[rspec-users] Difference between gem and plugin
dchelimsky at gmail.com
Sun Oct 5 13:48:29 EDT 2008
On Sun, Oct 5, 2008 at 11:20 AM, Fernando Perez <lists at ruby-forum.com> wrote:
>> Why ask us when you can ask rubygems?
> Well I prefer to ask (and sound stupid 5 minutes) than not ask (and be
> stupid all my life), that's the way I work. From the cucumber github
> wiki located at: http://github.com/aslakhellesoy/cucumber/wikis
> (Rails people – see Ruby on Rails).
> After you have installed Ruby or JRuby – install Cucumber with the
> following command:
> gem install cucumber
> When I go to the Ruby on Rails wiki page, Aslak says to install Cucumber
> as a plugin. Therefore I was wondering if for a Rails app, installing
> Cucumber as a gem was okay.
> In the past, even though the RSpec gem existed, it was recommended to
> install the plugin version of rspec if it was going to be used with a
> Rails app.
Didn't mean to make you feel bad or stupid. Was just offering you a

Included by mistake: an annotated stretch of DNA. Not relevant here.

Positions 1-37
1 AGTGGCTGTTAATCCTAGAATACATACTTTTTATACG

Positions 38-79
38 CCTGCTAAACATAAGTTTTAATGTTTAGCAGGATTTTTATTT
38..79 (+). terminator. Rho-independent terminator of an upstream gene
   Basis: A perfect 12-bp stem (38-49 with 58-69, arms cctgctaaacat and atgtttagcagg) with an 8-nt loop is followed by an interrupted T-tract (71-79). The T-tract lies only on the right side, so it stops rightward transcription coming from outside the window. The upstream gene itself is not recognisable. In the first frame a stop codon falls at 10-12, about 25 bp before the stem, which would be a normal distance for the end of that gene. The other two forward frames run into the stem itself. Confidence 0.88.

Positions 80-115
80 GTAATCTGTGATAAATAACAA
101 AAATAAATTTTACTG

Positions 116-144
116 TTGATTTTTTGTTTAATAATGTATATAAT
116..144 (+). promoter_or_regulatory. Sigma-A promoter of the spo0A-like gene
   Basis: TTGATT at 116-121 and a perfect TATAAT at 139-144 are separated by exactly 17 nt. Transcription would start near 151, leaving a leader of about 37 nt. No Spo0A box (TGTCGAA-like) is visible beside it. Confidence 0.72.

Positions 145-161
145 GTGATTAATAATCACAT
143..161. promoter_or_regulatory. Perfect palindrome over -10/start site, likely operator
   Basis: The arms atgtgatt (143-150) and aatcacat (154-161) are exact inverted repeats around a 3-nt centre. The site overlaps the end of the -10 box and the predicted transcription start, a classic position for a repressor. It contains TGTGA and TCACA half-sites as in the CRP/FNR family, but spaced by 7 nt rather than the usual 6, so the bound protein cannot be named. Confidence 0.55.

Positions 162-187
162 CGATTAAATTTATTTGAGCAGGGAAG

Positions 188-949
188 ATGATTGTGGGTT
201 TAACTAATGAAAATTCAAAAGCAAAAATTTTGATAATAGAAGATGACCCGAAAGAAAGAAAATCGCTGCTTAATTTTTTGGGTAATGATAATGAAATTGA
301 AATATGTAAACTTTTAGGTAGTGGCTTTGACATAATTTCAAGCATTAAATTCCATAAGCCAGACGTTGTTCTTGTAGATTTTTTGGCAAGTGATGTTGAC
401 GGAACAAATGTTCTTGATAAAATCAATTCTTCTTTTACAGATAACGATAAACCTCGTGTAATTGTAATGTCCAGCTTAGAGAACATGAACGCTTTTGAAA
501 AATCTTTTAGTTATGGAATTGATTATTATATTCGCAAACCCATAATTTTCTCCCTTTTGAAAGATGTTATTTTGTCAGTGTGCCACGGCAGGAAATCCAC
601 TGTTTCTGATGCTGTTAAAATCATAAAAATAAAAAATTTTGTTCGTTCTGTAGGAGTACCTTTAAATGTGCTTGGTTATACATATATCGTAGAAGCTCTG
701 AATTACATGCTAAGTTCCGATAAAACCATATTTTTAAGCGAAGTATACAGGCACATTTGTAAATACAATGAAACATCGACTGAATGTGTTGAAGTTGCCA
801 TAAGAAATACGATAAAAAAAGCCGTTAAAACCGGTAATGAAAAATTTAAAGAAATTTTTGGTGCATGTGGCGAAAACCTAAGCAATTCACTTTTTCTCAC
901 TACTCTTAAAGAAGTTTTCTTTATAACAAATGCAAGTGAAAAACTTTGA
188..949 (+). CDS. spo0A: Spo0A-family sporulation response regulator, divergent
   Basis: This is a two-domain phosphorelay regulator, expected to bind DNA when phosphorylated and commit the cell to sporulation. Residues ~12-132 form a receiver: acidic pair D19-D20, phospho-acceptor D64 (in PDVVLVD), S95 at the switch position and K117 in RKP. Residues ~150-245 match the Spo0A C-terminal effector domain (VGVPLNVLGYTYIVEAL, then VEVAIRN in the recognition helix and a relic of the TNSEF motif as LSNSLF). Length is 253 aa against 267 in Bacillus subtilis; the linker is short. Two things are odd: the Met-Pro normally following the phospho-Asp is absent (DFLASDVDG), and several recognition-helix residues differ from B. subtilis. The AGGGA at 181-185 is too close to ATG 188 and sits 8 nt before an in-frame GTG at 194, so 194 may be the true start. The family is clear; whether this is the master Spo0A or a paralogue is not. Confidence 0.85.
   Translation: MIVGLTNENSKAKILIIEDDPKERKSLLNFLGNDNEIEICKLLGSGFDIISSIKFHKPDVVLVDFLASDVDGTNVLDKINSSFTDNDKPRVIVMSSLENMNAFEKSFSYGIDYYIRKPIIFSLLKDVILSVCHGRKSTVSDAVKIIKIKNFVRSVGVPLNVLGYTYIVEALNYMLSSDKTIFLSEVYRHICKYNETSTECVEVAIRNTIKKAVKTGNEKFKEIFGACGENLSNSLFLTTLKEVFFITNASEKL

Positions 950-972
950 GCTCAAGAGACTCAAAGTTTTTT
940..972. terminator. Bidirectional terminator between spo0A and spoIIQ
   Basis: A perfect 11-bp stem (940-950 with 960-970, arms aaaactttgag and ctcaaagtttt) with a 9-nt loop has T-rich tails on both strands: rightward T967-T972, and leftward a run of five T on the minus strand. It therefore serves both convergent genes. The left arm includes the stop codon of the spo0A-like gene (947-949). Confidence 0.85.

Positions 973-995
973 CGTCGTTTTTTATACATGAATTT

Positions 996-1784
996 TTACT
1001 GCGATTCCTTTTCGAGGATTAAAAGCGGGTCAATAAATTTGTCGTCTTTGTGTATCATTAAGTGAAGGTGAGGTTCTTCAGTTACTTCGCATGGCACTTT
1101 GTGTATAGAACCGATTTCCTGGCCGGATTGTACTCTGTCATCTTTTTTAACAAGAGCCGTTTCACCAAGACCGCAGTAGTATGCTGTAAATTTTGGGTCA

way to answer at least part of your question. Teach a man to fish, and
That said, here's some fish:
As of 1.1.5, rspec-rails is now released as a gem. If you're using
rails >= 2.0, you can use rspec/rspec-rails gems because the rspec
generator (script/generate rspec) is visible, and the generated files
are all you need in the rails app.
Cucumber and webrat are both released as gems.
My recommendation is to use gems for all these tools, except in cases
where you need functionality that is in git, but not in the latest
gem. Even then, I'd recommend downloading
source from git and building the gem locally rather than adding the
code to your repo.
Of course, this all assumes just a local build on your development
machine. If you've got a build machine running scenarios and code
examples, you might find it easier to keep unreleased code in your
Another option would be to use gems by default, and then store them in
vendor/gems instead of vendor/plugins when you need functionality
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